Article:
Where Life Becomes Art: Five Gallery-Worthy UK Destinations
Want to walk in nature’s art gallery? We’ve explored Constable Country, watched sunset in the Yorkshire Dales and gazed upon a bucolic rendering of a Game of Thrones film location to bring you the UK destinations that are works of art both on and off the canvas.
04 January, 2021
Artists are a magical sort of people: they see things the rest of us cannot; they have an uncanny ability to make the ordinary arcane; and they turn what seems hieroglyphic into such beautiful simplicity. Few wield such powers, but you'll find five of the wizarding sort below who have managed to skilfully capture the British landscape's sundry personalities, immortalising them in art form.
The oldest artist in this collection has long since left us; the rest are still drawing inspiration from their surroundings today. Regardless of dates and eras, what you'll soon notice is that the locations' depictions are the very carbon copy of those sites. And walking through those places is like stepping into the frame.
En route, you'll encounter beaches that hosted medieval battles, harbours that brought the Game of Thrones to life, streams long since etched onto our artistic consciousness and towns that the Brontës called home.
One of the main drags about hallowed sites is that the surrounding area often falls prey to change, development or deprivation. But this is not the case with any of the five you'll see here. Revered for their natural beauty, these landscapes and their environs have been protected and preserved to an admirable degree, so much so that the difference between even the oldest painting and modern photograph is nearly indiscernible.
Ballintoy Harbour by George Callaghan
County Antrim, Northern Ireland
It's a testament to Ireland's olde-worlde charm and wild, cinematic landscapes that fantasy epics should choose these shores. Ballintoy Harbour sets the scene for Theon Greyjoy in Game of Thrones when he arrives at the Iron Islands, where he first meets his sister, Yara, and where he later admires his ship, the Sea Bitch.
Though you may not see Greyjoy on your visit, you probably will see many of the wildlife species that grace this stretch, including Atlantic seals, black rabbits, puffins, dolphins and one of Ireland's rarest birds, the chough.
George Callaghan, born in Country Antrim in 1941, adeptly captures the tumbling hillsides of his native Emerald Isle. He now lives in the medieval French village of Lherm with his wife, Stef.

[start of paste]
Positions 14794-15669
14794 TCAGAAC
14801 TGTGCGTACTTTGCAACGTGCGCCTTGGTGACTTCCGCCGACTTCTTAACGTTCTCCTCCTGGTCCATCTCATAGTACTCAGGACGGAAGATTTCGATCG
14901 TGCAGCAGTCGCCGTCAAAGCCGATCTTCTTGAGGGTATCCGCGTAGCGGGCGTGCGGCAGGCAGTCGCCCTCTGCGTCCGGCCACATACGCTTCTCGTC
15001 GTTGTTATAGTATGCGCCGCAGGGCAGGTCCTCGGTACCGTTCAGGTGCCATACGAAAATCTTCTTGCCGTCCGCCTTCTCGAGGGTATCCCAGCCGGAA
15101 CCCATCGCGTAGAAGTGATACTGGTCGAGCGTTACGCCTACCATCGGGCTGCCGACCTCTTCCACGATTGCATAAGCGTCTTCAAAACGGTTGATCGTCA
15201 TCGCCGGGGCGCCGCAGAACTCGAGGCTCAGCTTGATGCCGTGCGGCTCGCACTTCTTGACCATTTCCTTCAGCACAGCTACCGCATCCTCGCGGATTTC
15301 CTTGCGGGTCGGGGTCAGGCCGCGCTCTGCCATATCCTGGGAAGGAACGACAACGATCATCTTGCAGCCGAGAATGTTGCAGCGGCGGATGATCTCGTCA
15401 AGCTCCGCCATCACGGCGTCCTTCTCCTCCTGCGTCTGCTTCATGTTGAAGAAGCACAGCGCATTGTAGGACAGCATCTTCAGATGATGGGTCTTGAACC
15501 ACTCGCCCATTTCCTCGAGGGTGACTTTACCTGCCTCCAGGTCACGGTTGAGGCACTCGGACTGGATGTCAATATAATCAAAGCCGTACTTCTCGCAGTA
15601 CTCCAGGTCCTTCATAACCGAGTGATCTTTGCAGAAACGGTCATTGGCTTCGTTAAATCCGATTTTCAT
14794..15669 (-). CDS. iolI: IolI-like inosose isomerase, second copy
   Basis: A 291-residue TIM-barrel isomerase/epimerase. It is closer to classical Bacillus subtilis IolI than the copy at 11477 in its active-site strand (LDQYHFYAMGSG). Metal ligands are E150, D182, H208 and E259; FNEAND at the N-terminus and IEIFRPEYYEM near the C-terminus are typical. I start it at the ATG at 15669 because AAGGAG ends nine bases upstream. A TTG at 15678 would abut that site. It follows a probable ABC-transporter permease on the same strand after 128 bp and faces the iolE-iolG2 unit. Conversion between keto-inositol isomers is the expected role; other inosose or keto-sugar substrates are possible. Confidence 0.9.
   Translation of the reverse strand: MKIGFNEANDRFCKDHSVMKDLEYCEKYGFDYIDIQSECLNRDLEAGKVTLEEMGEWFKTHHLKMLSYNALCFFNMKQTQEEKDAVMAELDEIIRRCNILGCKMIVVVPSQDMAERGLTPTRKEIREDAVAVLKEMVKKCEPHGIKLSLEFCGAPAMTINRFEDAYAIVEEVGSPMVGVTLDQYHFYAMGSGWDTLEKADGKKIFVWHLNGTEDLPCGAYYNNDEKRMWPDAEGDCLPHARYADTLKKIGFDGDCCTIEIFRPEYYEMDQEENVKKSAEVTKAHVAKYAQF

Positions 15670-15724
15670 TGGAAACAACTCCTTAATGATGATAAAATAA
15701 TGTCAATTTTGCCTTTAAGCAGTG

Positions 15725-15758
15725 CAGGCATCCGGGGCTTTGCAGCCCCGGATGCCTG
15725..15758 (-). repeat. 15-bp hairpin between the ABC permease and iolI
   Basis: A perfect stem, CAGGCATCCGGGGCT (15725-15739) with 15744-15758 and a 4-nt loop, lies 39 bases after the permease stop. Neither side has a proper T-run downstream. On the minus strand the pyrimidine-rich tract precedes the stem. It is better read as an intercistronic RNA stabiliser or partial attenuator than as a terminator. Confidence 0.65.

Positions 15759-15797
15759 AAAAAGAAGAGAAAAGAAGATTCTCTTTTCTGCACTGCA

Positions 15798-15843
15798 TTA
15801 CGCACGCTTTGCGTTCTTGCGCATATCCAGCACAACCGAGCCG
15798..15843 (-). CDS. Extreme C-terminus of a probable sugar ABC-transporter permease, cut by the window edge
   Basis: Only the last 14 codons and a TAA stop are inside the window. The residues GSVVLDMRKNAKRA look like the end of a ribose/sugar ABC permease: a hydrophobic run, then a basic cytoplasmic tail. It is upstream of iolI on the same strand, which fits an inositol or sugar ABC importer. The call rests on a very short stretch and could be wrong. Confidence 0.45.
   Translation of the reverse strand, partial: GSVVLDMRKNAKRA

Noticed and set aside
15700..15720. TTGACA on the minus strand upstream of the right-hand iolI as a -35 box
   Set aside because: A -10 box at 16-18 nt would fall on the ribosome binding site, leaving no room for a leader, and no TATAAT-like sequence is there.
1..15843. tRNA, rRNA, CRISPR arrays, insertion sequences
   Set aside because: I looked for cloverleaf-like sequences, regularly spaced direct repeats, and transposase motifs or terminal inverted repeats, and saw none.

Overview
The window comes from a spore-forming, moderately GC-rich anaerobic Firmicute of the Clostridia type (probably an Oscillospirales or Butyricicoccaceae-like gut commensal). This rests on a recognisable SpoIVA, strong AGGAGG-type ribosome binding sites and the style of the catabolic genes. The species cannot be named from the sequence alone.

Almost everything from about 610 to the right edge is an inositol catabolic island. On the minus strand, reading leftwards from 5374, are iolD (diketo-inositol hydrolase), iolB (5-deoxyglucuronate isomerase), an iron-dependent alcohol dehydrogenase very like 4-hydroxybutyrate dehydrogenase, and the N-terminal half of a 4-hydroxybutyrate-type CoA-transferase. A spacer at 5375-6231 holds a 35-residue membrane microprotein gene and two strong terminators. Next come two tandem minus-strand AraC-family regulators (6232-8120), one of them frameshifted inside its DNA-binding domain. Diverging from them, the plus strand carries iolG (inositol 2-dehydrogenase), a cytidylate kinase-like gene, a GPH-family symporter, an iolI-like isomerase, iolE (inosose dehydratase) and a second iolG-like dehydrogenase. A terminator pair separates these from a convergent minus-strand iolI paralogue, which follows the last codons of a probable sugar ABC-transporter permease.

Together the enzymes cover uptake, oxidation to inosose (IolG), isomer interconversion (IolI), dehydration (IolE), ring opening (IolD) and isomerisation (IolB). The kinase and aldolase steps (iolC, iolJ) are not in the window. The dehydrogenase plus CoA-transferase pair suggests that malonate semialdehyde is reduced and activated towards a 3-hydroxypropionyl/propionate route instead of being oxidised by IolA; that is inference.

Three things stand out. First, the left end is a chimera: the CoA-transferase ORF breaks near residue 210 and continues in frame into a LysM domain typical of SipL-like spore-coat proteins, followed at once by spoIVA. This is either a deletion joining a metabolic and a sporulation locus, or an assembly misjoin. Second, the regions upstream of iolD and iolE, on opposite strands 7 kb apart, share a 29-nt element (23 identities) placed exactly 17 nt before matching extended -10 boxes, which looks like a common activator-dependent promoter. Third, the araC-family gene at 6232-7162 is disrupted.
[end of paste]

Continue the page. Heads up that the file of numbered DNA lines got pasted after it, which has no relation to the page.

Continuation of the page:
STAY: The Salthouse Hotel
Sun Setting on Watlass Moor by Simon Palmer
Simon Palmer may have been torn away from the Yorkshire countryside as a child when his family decided to move south, but his northern connection had already been too firmly rooted for him to stay away. For the past 40 years, Palmer has lived and taken inspiration from his home in Wensleydale and the surrounding Yorkshire Dales.
Watlass Moor in Thornton Watlass, Ripon sits innocuously on the fringes of the Dales, a devastatingly beautiful and charismatic little part of England, instantly recognisable by its hedgerows, dry-stone walls, narrow country lanes and tumbling agricultural fields. And from this seemingly ordinary and domesticated setting, Palmer has drawn out elements of the fantastical and the arcane.
Yorkshire's longstanding capacity to captivate and beguile was certainly not lost on the Brontë sisters, who were born in Thornton, in a building now aptly named Emily's café. The sisters lived at the Thornton Parsonage until the eldest sister, Charlotte, was almost four years old when the family moved to Haworth where they crafted their most famous works.
STAY: The Wensleydale Heifer
The Mill Stream by John Constable
Suffolk is known fondly as Constable Country. One of Britain's most celebrated landscape painters, Constable was a self-taught artist, who instinctively brought the romantic pastoral scenes of his hometown to life on canvas.
Today, you can follow the Constable trail, on which you'll pass Flatford Mill on the banks of the River Stour and the site of his other famous work, The Hay Wain. And, as Constable did, you'll look out over the Stour Valley and Dedham Vale. When you reach Dedham, revive yourself at the Old Bakery Café before journeying back through tree-lined footpaths.
Pwll Deri by Helen Lush
If your grasp of the Welsh language is shoddy, the name Pwll Deri won't mean that much to you. But what if we told you it means "pool of oaks"? Yes, now you're beginning to feel the magic and majesty commanded by these 120m cliffs gazing over the St Georges Channel.
For stalwart adventurers willing to brace the icy seas, nearby Whitesands Bay is ranked as one of the UK's best surfing spots. And for the land-lovers among you, there's the staggeringly beautiful 300km Pembrokeshire Coast Path to follow.
Helen Lush was born in County Durham and spent her childhood immersing herself in the natural world, from which she developed her interest in botany and landscape. She now lives in South Wales where her muses lay right on her doorstep.
STAY: The Grove
Blackpool Sands by Jeanette Smith
This Dartmouth seascape is as close a facsimile as a piece of art can be to the real thing. It's the type of painting that makes you double-take to check that it isn't actually a photograph.
Though these shores may look serene and peaceful today, they were once the arena for a 15th-century invasion attempt by the French that culminated in the Battle of Blackpool Sands.
Jeanette Smith grew up in the fishing port of Brixham in Devon, where she spent her childhood looking out at the seascape, trying to capture even the movement of a ship's sails. Her life-long immersion in the Devon countryside and her meticulous attention to the landscape's every detail imbues her paintings with a remarkable realness.
STAY: Gidleigh Park